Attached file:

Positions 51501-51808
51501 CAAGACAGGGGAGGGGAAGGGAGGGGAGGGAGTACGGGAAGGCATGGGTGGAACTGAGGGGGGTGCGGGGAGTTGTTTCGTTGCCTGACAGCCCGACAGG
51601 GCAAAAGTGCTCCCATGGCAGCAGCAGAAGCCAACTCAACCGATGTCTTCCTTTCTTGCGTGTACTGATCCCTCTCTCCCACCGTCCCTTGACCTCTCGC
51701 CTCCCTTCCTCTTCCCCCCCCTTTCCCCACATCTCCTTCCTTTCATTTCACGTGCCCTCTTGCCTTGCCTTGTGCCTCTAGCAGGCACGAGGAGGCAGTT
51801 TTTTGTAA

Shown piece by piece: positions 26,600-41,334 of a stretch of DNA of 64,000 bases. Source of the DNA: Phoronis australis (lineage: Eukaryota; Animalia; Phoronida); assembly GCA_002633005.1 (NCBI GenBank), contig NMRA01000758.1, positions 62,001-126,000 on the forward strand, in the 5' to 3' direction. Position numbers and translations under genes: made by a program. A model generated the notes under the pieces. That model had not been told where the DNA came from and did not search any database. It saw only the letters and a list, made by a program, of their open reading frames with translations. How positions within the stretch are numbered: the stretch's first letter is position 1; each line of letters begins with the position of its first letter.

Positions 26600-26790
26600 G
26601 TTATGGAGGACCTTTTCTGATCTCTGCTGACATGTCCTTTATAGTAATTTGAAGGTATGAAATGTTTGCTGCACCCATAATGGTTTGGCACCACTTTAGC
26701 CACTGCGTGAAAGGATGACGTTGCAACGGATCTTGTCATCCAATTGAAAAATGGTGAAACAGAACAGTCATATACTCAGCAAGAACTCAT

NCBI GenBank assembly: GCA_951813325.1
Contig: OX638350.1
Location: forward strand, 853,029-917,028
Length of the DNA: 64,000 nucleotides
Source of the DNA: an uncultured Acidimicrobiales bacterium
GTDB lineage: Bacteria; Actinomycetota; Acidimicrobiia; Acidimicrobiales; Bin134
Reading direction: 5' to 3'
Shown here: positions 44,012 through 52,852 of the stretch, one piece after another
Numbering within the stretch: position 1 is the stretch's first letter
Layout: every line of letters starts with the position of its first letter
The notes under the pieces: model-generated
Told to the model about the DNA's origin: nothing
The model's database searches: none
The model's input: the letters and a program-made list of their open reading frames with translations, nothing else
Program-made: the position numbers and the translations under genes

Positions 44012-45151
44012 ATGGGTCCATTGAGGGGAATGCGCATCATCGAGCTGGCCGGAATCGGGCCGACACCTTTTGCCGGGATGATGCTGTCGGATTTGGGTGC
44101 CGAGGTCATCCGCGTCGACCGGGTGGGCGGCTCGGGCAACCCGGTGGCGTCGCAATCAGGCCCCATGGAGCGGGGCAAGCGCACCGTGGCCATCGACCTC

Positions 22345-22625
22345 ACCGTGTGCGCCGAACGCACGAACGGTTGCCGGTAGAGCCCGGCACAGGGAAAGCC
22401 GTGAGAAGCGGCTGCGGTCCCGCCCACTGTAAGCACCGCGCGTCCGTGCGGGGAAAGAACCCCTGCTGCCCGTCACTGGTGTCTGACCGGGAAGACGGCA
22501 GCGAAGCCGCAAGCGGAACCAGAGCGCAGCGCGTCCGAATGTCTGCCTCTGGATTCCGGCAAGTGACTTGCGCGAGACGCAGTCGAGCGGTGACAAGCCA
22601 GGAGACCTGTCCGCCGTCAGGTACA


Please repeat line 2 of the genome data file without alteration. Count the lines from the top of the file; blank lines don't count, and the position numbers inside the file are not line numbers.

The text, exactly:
51501 CAAGACAGGGGAGGGGAAGGGAGGGGAGGGAGTACGGGAAGGCATGGGTGGAACTGAGGGGGGTGCGGGGAGTTGTTTCGTTGCCTGACAGCCCGACAGG